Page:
Micheal Flynn apparently had a nice chat with the Russian ambassador about the future of U.S. sanctions in a Trump administration. Unfortunately this happened before he was sworn in as National Security Advisor. For a private citizen to engage in such conversation with a foreign government is illegal. All rather bad on the merits, but if this allegation is true, then pile on the additional offense of lying to the new Vice-President of the United States about whether such a discussion took place. Ooops.

Ah, and there is Rick Perry himself, back in action, now in charge of one of the Federal agencies he vowed to eliminate, indeed, the very one whose name he famously forgot. Ooops.

Friends, it was a tough week, but worry not: I refuse to leave you high and dry on the downer.

There was good news in this past week, and I am not referring to the fact that Supreme Court nominee Neil Gorsuch secretly whispered to his new confidante Connecticut Senator Richard Blumenthal that he found Trump’s treatment of the Judiciary “demoralizing” and “disheartening.” No, that would have been good news if a Supreme Court nominee had the large size ‘nads to say it out loud for himself.

Actually, what was heartening this week is that Donald Trump may actually be losing ground in the far more important court case that is playing out on a daily basis, Popular Opinion of the United States vs. Donald J. Trump.

First, Rachel Maddow passed along the findings of a poll taken by Public Policy Polling that said that the citizenry of the United States was already evenly divided between whether or not to impeach Donald Trump:

“Just three weeks into his administration, voters are already evenly divided on the issue of impeaching Trump with 46% in favor and 46% opposed. Support for impeaching Trump has crept up from 35% 2 weeks ago, to 40% last week, to its 46% standing this week.”

On a scale of buyer’s remorse, this even tops when Kim Kardashian and Kris Humphries divorced after only ten weeks of marriage.

Second: The New York Times reported this week that the ratings of The Late Show with Stephen Colbert have now pulled even with Jimmy Fallon’s Tonight Show. The reason: Colbert made a strategic decision three months ago to devote his every nightly monologue to a scorched-earth ravaging of the Trump Presidency. Fallon – who famously coddled and cuddled Trump in an election season interview – is paying the price, as America is rewarding Colbert for emerging as the loudest voice of protest in the entertainment industry.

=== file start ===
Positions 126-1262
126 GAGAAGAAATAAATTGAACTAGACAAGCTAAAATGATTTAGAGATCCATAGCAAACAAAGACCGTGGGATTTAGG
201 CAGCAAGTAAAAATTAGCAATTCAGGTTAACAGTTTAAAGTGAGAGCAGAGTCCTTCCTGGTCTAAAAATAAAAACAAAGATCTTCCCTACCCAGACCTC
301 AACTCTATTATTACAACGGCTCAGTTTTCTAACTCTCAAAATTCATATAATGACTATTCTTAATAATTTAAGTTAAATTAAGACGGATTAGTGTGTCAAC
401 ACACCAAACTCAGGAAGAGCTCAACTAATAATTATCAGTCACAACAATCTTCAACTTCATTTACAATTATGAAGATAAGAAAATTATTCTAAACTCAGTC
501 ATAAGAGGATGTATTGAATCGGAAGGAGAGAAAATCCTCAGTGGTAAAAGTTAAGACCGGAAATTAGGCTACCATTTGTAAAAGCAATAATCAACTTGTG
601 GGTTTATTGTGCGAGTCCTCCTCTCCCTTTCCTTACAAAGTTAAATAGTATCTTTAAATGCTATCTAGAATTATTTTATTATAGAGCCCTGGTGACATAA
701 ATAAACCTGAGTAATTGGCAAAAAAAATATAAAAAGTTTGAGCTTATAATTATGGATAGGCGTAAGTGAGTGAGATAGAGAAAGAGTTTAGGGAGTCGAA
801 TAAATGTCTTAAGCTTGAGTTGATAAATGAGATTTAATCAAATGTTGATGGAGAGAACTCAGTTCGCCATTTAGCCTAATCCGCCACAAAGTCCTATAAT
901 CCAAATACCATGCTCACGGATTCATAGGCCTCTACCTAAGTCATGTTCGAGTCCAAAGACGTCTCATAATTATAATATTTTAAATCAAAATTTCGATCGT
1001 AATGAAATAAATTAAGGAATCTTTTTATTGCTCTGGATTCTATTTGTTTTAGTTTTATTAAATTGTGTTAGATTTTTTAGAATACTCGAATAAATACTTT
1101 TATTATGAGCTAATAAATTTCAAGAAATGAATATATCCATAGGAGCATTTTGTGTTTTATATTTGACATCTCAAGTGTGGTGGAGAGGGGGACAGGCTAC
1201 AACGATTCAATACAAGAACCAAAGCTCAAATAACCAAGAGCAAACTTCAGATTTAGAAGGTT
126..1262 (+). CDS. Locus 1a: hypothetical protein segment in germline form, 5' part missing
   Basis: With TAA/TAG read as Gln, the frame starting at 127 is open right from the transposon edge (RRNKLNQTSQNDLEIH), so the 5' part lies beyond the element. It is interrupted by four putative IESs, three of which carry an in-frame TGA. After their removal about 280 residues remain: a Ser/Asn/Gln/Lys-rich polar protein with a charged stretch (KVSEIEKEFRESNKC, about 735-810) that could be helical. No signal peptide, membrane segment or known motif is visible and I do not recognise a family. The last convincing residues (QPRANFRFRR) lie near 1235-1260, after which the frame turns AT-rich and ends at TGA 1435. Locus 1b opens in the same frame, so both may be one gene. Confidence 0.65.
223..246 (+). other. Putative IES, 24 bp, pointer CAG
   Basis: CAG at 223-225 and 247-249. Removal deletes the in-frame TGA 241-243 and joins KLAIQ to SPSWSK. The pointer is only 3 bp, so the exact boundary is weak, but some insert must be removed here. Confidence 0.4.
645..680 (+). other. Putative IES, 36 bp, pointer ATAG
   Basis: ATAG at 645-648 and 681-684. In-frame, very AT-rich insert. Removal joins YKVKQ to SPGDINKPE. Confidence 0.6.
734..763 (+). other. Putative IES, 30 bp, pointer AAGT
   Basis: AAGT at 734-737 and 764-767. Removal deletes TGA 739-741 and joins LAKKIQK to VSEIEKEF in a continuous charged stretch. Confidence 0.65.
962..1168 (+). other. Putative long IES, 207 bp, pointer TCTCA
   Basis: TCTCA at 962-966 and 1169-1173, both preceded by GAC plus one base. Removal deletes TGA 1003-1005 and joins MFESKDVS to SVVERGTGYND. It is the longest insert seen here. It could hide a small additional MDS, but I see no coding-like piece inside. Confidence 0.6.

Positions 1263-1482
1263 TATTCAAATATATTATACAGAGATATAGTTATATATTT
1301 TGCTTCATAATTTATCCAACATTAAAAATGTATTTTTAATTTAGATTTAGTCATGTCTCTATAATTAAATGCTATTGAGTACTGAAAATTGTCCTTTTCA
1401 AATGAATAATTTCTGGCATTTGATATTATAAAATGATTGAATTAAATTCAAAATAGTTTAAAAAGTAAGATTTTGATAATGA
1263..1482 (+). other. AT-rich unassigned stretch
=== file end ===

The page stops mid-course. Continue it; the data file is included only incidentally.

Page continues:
Third: Budweiser’s Super Bowl commercial. The King of Beers ran a spot about how Mr. Anheuser and Mr. Busch met, making an unmistakable statement about the epic role immigration has played in shaping the America we know today. There’s a nuance in this story that has not received much coverage. A commercial of that complexity and high production value must have taken months to create, meaning that it was conceived long before Donald Trump announced his immigration ban. When the ban was announced days before the Super Bowl, there’s no question that some worried brand manager at Budweiser raised the question of whether they should shelve a spot that would undoubtedly be interpreted as a pointed statement about Trump’s ban.

But the leaders of Anheuser Busch stuck to their guns. Right there in the heart of the heartland, selling a brand that is the mother’s milk of blue collar America, risking the inevitable Trump-loyalist “Bud Boycott” that indeed materialized within hours, the management of Anheuser Busch ran the spot.

Hey, Anheuser Busch, this Bud’s for you. Welcome to the fight.

The winds of popular culture are blowing ferociously, and yes, the answer, my friends, is blowing in those winds.  Donald Trump can huff and can puff, but only we can blow our house down. Judges can protect our rights, but only we can take our country back. This land was made for you and me.

So let’s all get on with the fight. History will tell us that this is a moment when the American people have to put forward our best, and when our commitment to justice, democracy, and our constitution must shine brightest.